What is Bitcoin?
Bitcoin is a new currency that was created in 2009 by an unknown person using the alias Satoshi Nakamoto. Transactions are made with no middle men – meaning, no banks! There are no transaction fees and no need to give your real name. More merchants are beginning to accept them: You can buy webhosting services, pizza or even manicures.
The basics for a new user
You must install a Bitcoin wallet on your computer or mobile phone, it will generate your first Bitcoin address and you can create more whenever you need one. You can share your addresses to your friends so that they can pay you or vice versa. In fact, this is pretty similar to how email works, except that Bitcoin addresses should only be used once.
Balances - block chain
The entire Bitcoin network relies on block chain which is a shared public ledger. All confirmed transactions are included in the block chain. This way, Bitcoin wallets can calculate their spendable balance and new transactions can be verified to be spending bitcoins that are actually owned by the spender. cryptography is employed for the sake of security.
Transactions - private keys
A transaction is a transfer of value between Bitcoin wallets that gets included in the block chain. Bitcoin wallets keep a secret piece of data called a private key or seed, which is used to sign transactions, providing a mathematical proof that they have come from the owner of the wallet. The signature also prevents the transaction from being altered by anybody once it has been issued. All transactions are broadcast between users and usually begin to be confirmed by the network in the following 10 minutes, through a process called mining.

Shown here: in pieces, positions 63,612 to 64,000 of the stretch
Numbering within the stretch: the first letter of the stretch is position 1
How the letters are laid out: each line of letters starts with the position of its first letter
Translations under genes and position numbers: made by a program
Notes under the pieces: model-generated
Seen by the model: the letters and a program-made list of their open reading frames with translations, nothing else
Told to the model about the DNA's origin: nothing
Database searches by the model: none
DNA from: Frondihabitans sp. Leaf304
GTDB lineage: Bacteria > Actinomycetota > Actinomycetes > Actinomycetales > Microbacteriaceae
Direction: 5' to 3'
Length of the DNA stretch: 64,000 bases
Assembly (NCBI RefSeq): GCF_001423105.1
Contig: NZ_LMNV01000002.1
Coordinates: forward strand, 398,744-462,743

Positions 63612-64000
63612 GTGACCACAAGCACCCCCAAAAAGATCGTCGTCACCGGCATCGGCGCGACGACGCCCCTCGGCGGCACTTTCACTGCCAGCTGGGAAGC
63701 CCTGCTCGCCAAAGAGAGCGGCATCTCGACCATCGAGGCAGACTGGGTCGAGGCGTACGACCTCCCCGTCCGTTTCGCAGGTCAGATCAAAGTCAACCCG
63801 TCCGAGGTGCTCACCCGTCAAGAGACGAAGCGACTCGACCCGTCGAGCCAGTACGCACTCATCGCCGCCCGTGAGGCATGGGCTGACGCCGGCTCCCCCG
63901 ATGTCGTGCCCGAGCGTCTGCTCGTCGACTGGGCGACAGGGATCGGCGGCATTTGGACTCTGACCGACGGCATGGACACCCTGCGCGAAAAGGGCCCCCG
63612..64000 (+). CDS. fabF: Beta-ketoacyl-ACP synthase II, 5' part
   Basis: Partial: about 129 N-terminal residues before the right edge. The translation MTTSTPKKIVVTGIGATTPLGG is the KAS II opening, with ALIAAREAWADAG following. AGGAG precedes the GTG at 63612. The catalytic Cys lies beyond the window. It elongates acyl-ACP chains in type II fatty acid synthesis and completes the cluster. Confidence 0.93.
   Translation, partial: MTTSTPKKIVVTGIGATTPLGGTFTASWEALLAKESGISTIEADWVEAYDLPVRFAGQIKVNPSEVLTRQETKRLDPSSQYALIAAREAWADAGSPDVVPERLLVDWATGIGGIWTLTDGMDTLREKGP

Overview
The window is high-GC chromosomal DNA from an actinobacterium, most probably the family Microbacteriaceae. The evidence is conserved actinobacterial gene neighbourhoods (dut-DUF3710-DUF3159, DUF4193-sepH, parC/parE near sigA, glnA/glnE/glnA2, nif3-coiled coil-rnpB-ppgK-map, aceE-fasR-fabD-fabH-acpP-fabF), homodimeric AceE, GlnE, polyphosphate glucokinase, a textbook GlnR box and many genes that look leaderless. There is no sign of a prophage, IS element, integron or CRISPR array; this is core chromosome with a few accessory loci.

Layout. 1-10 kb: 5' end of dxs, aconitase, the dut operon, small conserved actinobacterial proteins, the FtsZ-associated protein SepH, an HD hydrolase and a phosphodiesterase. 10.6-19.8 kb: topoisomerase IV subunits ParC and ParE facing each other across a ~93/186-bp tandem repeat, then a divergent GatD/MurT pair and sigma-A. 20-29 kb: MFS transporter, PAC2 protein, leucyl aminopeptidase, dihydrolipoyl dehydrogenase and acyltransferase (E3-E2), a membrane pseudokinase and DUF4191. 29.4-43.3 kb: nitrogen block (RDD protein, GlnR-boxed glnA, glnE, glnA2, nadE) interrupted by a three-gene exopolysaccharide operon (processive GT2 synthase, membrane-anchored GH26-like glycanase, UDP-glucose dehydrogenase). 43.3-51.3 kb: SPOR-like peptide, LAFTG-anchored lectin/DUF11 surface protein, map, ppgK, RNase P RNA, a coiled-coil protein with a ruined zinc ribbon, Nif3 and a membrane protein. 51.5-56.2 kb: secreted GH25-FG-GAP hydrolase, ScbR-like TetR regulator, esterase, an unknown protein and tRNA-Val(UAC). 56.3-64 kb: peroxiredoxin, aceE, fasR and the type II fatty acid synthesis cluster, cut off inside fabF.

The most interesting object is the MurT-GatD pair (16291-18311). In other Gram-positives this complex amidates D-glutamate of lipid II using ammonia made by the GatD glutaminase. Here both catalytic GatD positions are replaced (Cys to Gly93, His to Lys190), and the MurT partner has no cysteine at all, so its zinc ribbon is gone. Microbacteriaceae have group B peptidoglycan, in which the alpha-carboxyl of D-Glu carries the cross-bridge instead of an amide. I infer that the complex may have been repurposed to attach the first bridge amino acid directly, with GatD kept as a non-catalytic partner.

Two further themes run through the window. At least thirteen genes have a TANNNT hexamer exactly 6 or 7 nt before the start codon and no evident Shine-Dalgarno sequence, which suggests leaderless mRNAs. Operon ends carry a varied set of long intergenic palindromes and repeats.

Processing - mining
Mining is a distributed consensus system that is used to confirm waiting transactions by including them in the block chain. It enforces a chronological order in the block chain, protects the neutrality of the network, and allows different computers to agree on the state of the system. To be confirmed, transactions must be packed in a block that fits very strict cryptography rules that will be verified by the network. These rules prevent previous blocks from being modified because doing so would invalidate all following blocks. Mining also creates the equivalent of a competitive lottery that prevents any individual from easily adding new blocks consecutively in the block chain. This way, no individuals can control what is included in the block chain or replace parts of the block chain to roll back their own spends.